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(Bloomberg) — Iron ore’s bear market deepened, with prices dropping below $50 a metric ton for the first time since April, on concern that low-cost production from Australia and Brazil will expand further while demand stumbles in China.
“Supply is now outpacing demand, pointing to renewed price pressure,” said Gordon Johnson, an analyst at Wolfe Research LLC in New York. Iron ore may collapse significantly below the $47-a-ton low that was set earlier this year, he said.
Commodities tumbled this week, led by metals, on increased concern that China’s consumption is stalling, and as investors confront the prospect Greece may be ejected from the euro zone. Iron ore’s renewed drop highlights that the same factors of surging supply and weaker demand growth, which dragged prices to the decade-low early April, remain at the forefront. Miners’ shares sank, with Rio Tinto Group at the lowest in two years.
“Key concerns are expanding low-cost supplies from Australia and Brazil, while demand slows from China,” Australia & New Zealand Banking Group Ltd. said in a daily commodities note on Wednesday. “Commodity sentiment is expected to remain weak on Greek uncertainty and falling steel markets in China.”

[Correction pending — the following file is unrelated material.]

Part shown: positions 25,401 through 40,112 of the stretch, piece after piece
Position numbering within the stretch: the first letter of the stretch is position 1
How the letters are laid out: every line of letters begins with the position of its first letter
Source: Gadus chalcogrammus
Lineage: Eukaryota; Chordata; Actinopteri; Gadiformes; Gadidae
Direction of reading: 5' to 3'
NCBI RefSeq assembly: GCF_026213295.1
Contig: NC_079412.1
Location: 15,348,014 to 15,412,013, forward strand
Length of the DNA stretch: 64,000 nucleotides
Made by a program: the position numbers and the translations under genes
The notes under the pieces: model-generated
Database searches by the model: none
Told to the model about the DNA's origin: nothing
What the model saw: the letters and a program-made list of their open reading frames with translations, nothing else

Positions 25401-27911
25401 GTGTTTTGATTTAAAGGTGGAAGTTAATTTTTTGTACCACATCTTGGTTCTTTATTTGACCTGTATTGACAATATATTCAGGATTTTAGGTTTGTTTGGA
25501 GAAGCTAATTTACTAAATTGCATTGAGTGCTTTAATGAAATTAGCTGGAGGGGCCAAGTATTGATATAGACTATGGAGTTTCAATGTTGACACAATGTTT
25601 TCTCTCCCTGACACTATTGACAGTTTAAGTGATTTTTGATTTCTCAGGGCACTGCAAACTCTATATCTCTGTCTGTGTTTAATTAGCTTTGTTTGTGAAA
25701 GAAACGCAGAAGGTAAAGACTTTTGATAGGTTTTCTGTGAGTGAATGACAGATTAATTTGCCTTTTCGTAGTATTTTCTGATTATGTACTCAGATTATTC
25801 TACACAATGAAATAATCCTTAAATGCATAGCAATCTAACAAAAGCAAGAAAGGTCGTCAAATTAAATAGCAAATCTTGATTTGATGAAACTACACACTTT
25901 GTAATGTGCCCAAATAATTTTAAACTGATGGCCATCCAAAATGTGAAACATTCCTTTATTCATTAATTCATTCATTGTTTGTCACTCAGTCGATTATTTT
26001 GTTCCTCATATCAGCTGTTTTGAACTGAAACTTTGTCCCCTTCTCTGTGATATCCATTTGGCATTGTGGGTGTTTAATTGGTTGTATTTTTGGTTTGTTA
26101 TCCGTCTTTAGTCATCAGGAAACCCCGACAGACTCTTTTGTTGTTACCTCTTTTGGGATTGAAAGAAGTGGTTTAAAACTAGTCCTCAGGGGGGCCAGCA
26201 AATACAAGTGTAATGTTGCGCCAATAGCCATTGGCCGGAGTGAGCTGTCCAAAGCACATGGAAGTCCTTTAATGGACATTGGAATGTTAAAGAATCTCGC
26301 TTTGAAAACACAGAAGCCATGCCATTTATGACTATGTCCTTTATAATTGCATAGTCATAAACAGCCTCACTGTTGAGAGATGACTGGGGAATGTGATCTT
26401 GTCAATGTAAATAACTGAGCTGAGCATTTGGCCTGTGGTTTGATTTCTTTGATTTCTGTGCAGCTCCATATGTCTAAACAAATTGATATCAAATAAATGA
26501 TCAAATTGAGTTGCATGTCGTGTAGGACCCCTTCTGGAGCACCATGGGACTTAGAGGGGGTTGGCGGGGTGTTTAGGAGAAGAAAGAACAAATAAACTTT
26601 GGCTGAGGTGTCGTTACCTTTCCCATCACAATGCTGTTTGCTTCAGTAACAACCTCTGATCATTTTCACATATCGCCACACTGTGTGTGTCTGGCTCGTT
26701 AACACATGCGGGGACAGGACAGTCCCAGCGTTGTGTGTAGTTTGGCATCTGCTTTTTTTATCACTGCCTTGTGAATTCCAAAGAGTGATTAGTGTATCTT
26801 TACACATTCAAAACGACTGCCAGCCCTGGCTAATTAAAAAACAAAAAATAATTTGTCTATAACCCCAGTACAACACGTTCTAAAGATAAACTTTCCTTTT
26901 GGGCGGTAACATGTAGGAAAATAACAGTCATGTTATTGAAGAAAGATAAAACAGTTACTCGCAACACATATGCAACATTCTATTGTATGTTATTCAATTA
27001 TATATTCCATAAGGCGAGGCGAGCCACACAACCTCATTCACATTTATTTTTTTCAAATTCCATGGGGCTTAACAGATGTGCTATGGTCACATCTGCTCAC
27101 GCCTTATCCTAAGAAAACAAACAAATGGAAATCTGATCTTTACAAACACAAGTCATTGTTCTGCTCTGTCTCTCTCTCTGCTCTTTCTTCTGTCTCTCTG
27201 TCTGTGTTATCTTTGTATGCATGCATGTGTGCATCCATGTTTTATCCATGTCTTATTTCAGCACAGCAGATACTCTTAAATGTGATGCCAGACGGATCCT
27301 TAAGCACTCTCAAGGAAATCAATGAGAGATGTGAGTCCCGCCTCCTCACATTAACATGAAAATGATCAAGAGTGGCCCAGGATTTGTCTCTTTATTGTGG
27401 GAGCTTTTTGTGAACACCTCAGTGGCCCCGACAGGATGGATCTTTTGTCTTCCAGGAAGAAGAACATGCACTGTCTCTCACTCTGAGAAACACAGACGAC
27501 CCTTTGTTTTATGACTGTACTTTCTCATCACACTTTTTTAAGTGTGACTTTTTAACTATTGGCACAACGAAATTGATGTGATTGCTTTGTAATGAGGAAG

Iron ore’s nine-day decline was spurred by figures showing inventories at ports in China rebounded, while exports in June from Australia’s Port Hedland were a record. So far this year, prices lost 30 percent, bottoming at $47.08 a ton on April 2.
Iron ore may decline to average $50 this quarter as supply expands, led by mines in Australia, and there are further cuts to steel output, according to Morgan Stanley. The bank is more bullish over the longer term as some high-cost mines may close and the top producers become less competitive in their behavior, analyst Tom Price in London said in a note received on Tuesday.
The slump in prices validated forecasts from banks including Goldman Sachs Group Inc. and UBS Group AG for renewed declines, with Citigroup Inc. predicting prices will drop to less than $40 a ton in the final three months as supplies swell.
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